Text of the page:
Saturday, 16 August 2008


My Lambeth-ending piece on Anglican Balkanisation for The Lead appeared recently.

Since then there's a kind of opinion gathering pace about it now being time for The Episcopal Church and even the Anglican Church of Canada to offer themselves as sacrifices.

One of the messages that came from the Lambeth Conference was that of sacrifice for the good of the centralising Communion, so that it could continue in the direction in which it is going.

The principal point about sacrifice is that it comes from the people most directly affected. Now that The Episcopal Church has made a welcome to minorities previously excluded, and the Anglican Church of Canada is clearly moving in the same direction, it is not for them to sacrifice those they have already welcomed. It is only those who have been welcomed who can make the sacrifice. At another little progress along the way, they are the ones to have to back pedal again, probably so that a Communion can move towards being a Church, an aim hardly worth any sacrifice at all. It may look fine for those in purple, the holiest of religious bureaucrats: it is a purpose about which they can heartily approve even or especially on the backs of others they would rather not welcome.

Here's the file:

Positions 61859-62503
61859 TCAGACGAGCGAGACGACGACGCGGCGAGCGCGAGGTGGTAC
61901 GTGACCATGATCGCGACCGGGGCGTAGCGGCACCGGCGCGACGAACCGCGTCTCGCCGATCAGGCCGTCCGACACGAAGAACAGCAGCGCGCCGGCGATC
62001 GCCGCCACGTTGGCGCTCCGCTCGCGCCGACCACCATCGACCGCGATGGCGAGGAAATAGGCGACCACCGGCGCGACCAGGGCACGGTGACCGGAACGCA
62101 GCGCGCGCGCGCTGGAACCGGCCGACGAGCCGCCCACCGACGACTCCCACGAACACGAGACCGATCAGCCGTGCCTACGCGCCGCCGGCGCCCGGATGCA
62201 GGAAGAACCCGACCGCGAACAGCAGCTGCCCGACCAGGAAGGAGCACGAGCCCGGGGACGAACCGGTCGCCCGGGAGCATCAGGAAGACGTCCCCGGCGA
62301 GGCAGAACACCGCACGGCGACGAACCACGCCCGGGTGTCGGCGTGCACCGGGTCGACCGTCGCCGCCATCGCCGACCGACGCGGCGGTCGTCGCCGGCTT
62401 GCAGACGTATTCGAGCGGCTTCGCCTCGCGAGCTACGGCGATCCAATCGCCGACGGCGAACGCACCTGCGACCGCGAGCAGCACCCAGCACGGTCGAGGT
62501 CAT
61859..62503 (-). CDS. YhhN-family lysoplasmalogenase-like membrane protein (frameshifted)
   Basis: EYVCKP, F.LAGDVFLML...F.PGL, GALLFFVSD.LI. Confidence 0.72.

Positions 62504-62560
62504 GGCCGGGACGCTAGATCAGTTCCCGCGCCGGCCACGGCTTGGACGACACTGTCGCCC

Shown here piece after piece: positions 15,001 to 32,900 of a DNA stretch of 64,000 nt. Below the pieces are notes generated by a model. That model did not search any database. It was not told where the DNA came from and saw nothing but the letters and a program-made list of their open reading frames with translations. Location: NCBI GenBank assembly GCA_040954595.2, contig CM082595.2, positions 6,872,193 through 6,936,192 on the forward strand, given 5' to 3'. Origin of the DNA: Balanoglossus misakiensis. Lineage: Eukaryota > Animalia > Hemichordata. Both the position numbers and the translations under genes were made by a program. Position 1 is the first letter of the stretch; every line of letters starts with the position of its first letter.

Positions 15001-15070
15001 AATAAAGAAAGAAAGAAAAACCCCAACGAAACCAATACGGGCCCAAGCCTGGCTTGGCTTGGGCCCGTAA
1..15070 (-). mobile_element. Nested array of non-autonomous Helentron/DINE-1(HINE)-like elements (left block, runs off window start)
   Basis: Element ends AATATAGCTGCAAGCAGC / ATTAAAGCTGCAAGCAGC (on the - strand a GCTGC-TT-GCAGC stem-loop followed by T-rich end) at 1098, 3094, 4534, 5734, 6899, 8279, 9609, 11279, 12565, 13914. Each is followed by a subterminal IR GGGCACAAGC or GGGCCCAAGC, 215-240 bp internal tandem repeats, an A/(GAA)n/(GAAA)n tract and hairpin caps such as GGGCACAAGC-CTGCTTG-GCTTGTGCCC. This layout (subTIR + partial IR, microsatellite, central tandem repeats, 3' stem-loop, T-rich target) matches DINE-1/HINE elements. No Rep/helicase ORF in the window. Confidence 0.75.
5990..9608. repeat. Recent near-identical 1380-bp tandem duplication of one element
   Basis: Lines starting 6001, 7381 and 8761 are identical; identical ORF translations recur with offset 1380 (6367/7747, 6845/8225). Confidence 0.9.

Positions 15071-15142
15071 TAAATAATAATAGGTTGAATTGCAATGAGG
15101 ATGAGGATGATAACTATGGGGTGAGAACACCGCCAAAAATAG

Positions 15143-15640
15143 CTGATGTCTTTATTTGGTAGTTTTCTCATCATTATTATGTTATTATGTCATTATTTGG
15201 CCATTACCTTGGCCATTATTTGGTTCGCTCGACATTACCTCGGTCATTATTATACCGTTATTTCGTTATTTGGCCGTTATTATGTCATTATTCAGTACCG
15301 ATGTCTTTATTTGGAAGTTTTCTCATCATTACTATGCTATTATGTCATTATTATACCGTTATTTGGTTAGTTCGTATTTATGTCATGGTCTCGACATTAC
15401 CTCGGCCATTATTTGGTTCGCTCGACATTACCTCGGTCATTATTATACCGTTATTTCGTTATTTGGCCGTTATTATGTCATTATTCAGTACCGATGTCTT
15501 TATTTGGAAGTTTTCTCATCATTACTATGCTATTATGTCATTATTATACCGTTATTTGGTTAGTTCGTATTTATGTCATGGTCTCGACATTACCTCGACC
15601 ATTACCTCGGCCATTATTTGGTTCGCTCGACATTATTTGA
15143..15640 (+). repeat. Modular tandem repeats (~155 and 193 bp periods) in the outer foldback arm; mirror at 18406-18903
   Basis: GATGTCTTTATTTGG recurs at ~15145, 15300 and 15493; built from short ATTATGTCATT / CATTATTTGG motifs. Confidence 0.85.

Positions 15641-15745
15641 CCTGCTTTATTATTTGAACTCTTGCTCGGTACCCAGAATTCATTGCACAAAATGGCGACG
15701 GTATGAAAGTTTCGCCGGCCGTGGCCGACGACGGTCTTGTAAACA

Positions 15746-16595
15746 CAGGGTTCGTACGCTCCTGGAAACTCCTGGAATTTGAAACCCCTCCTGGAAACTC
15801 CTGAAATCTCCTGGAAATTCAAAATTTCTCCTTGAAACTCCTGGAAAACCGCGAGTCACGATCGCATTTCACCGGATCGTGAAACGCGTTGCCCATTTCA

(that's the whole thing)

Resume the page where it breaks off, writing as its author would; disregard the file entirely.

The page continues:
If The Episcopal Church is going to make a sacrifice, it has to sacrifice itself. If the Anglican Church of Canada felt it was being ignored at Lambeth, it too might want to join its neighbour.

The point about sacrifice is that you give up something very significant. But it is not pointless. A sacrifice has some sort of hope built into it: that by doing the sacrifice something is cleared to allow something better to happen.

What it allows to happen is the welcome to those minorities, and not only in the two North American Churches.

No one is accepting blame or admitting to guilt by sacrificing (and such could be made clear): it is just a free offering of a material loss that hopes for but cannot be sure of a bigger spiritual gain. That free offering is The Episcopal Church and the Anglican Church of Canada removing themselves from active participation in Anglican Communion structures.

A while back the argument would have been different. It would have been to play along and to go along, to stay and let those threatening to walk do the walking.

They've walked; there's was not a sacrifice (or at least only very limited) because it was done with immediate intention of taking power, of intervening, and those that faced a loss of going to Lambeth went anyway. It was a very controlled move, indeed by very few, and had been done with planned intent.